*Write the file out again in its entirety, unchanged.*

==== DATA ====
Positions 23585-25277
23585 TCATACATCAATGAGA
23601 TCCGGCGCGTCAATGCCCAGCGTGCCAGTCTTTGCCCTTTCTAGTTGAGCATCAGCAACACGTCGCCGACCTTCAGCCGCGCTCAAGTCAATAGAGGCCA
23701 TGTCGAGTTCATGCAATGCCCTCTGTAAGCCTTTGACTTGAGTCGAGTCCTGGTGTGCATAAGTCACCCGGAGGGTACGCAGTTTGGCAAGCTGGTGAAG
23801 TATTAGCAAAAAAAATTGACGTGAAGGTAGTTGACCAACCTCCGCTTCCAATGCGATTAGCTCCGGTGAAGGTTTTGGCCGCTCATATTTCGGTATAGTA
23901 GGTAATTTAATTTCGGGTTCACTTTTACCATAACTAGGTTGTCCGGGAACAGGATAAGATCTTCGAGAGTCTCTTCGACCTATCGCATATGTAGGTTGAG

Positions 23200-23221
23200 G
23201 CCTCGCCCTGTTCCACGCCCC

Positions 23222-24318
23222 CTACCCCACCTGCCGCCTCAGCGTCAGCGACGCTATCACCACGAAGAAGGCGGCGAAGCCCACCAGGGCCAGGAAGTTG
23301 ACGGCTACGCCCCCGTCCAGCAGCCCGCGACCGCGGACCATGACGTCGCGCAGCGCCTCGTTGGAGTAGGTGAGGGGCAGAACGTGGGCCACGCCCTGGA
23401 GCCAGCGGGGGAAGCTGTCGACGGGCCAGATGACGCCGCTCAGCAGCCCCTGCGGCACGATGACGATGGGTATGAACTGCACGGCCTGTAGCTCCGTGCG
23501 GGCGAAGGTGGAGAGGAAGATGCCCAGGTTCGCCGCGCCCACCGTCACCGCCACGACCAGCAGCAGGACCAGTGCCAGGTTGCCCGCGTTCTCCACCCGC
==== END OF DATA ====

Positions 23585-25277
23585 TCATACATCAATGAGA
23601 TCCGGCGCGTCAATGCCCAGCGTGCCAGTCTTTGCCCTTTCTAGTTGAGCATCAGCAACACGTCGCCGACCTTCAGCCGCGCTCAAGTCAATAGAGGCCA
23701 TGTCGAGTTCATGCAATGCCCTCTGTAAGCCTTTGACTTGAGTCGAGTCCTGGTGTGCATAAGTCACCCGGAGGGTACGCAGTTTGGCAAGCTGGTGAAG
23801 TATTAGCAAAAAAAATTGACGTGAAGGTAGTTGACCAACCTCCGCTTCCAATGCGATTAGCTCCGGTGAAGGTTTTGGCCGCTCATATTTCGGTATAGTA
23901 GGTAATTTAATTTCGGGTTCACTTTTACCATAACTAGGTTGTCCGGGAACAGGATAAGATCTTCGAGAGTCTCTTCGACCTATCGCATATGTAGGTTGAG

Positions 23200-23221
23200 G
23201 CCTCGCCCTGTTCCACGCCCC

Positions 23222-24318
23222 CTACCCCACCTGCCGCCTCAGCGTCAGCGACGCTATCACCACGAAGAAGGCGGCGAAGCCCACCAGGGCCAGGAAGTTG
23301 ACGGCTACGCCCCCGTCCAGCAGCCCGCGACCGCGGACCATGACGTCGCGCAGCGCCTCGTTGGAGTAGGTGAGGGGCAGAACGTGGGCCACGCCCTGGA
23401 GCCAGCGGGGGAAGCTGTCGACGGGCCAGATGACGCCGCTCAGCAGCCCCTGCGGCACGATGACGATGGGTATGAACTGCACGGCCTGTAGCTCCGTGCG
23501 GGCGAAGGTGGAGAGGAAGATGCCCAGGTTCGCCGCGCCCACCGTCACCGCCACGACCAGCAGCAGGACCAGTGCCAGGTTGCCCGCGTTCTCCACCCGC